10 ways to future proof your real estate business

It can be hard to know where to start when implementing technological changes in your business. Futurist Gihan Perera has done the head-scratching for you and explains what to do now to remain relevant for tomorrow’s consumer.

Australia is perfectly positioned for growth in this “Asian Century”, and Australian real estate will be highly sought and increasingly valuable. But will the real estate industry be as valuable and desirable?

Yes, but only if it continues to keep pace with changes in technology, demographics and customer expectations.

Here are the top 10 things you can do now to future-proof your business for 2020 and beyond.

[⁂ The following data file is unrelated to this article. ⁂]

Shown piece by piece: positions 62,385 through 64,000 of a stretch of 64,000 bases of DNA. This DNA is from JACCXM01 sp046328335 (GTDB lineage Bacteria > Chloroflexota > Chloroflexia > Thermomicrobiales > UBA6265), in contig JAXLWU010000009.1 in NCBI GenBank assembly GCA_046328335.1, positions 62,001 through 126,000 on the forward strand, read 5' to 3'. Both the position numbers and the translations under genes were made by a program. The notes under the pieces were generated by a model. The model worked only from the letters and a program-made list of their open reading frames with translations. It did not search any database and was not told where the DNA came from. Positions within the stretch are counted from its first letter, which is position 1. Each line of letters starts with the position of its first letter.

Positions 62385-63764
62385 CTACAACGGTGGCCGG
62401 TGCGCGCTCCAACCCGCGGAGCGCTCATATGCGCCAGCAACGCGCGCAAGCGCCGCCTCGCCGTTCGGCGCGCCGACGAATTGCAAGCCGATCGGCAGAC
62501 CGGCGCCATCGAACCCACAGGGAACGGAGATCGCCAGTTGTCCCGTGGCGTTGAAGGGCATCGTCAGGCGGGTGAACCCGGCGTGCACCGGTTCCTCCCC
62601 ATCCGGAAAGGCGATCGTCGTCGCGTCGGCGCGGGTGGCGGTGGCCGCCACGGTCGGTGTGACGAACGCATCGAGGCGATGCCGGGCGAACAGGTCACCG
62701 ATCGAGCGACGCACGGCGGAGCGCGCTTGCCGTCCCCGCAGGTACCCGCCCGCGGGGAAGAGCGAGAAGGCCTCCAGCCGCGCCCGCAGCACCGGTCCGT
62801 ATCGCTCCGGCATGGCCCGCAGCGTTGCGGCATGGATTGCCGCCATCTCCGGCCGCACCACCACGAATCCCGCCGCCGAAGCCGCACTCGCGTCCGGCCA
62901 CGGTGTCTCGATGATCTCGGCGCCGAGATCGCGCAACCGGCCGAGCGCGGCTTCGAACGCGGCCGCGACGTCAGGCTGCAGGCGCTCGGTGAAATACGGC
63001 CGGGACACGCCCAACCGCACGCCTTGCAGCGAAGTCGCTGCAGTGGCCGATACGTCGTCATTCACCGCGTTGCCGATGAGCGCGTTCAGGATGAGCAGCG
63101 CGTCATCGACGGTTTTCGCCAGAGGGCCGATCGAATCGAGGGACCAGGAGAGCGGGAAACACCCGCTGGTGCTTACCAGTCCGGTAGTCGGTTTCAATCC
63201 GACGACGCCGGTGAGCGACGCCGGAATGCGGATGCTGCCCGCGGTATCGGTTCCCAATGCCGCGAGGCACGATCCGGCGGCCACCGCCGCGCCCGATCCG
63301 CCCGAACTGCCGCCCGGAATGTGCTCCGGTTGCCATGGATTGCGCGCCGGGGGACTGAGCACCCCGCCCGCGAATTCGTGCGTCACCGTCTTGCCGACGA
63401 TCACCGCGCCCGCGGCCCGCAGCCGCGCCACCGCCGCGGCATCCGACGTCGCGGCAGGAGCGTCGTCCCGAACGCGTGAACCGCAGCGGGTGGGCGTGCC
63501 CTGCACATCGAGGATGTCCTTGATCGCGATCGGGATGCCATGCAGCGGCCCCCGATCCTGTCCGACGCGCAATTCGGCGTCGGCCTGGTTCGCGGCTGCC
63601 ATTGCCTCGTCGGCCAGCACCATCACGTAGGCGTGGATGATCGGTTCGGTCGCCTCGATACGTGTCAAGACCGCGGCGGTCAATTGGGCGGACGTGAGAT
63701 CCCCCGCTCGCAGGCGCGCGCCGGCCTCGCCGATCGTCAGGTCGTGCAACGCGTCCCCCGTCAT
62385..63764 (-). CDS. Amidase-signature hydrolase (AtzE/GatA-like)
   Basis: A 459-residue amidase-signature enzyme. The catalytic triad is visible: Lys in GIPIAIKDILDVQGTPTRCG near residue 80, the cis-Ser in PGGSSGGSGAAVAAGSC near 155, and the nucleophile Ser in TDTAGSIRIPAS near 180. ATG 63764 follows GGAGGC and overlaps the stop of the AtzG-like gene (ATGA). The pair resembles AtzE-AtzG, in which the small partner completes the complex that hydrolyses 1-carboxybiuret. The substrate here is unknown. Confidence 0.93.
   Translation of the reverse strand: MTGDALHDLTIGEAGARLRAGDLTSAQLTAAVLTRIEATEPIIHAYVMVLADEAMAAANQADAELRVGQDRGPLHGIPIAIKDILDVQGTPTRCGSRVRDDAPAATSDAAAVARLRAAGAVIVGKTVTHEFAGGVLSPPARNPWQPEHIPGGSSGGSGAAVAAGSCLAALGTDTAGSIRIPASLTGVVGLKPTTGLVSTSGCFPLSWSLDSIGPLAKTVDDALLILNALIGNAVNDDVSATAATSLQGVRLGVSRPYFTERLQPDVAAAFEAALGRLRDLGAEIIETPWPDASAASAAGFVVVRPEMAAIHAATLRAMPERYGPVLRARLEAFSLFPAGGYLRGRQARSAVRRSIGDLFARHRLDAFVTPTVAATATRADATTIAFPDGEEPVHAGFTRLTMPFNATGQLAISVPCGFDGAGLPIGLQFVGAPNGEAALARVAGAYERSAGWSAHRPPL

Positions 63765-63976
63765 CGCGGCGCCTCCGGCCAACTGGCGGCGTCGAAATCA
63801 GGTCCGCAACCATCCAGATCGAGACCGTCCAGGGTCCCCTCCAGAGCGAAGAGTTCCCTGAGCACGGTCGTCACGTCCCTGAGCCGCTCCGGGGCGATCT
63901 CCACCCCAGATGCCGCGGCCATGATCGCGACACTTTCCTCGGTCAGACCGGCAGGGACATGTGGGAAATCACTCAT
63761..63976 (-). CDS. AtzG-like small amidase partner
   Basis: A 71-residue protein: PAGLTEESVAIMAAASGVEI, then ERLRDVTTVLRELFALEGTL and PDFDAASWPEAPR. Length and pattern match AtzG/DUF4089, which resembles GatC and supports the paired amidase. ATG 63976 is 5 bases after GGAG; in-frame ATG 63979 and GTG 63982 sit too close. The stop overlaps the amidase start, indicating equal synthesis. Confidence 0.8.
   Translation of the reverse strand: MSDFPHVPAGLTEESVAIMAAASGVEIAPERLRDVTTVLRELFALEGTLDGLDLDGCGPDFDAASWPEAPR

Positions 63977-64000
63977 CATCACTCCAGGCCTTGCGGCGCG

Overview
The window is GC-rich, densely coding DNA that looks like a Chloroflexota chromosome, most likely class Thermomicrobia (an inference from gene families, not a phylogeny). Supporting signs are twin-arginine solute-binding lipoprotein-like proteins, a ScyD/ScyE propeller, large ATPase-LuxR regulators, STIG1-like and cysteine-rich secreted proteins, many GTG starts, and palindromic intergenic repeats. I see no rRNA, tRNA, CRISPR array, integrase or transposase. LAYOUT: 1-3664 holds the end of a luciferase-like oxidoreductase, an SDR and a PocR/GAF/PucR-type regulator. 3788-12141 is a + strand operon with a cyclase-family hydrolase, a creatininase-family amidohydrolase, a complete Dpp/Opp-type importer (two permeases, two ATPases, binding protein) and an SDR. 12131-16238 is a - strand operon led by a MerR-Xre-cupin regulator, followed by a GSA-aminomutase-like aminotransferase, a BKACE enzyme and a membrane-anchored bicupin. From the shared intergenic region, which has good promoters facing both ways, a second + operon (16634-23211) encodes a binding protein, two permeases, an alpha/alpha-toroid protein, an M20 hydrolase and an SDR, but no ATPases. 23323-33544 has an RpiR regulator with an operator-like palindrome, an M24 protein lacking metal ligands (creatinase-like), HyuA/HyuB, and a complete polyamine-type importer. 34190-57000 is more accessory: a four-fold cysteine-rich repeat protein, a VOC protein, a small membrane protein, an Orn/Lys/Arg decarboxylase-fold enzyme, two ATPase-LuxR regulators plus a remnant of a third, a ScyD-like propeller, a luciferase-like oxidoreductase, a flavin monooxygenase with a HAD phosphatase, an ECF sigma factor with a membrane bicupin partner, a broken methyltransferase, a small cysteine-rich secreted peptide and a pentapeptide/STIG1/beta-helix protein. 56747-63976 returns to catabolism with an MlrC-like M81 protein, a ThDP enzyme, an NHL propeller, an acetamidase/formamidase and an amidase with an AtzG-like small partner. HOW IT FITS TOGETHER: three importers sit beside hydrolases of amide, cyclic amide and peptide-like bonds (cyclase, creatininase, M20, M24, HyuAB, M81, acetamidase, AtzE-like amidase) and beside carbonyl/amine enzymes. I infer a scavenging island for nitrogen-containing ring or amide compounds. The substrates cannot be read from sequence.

You might have built your business selling to couples who want to move their family into the local area, or investors looking to buy and hold for capital growth.

But the buyer of the future might be a very different kind of person.

They might be overseas purchasers who find you through social media, inspect property using VR (virtual reality) walkthroughs, communicate in a foreign language using automatic language translation software, and make international payments using online tools.

They might also be a different kind of buyer, such as a fractional property investment group (CoreLogic says this kind of investment is increasing rapidly) or somebody using AI (artificial intelligence) to help their decision-making (Skyline is using AI to assist in commercial real estate transactions, and Singou Technology has robots that help agents sell to Chinese speakers).

You don’t have to invest in all of this technology immediately, but at least be aware of it so you can be ready.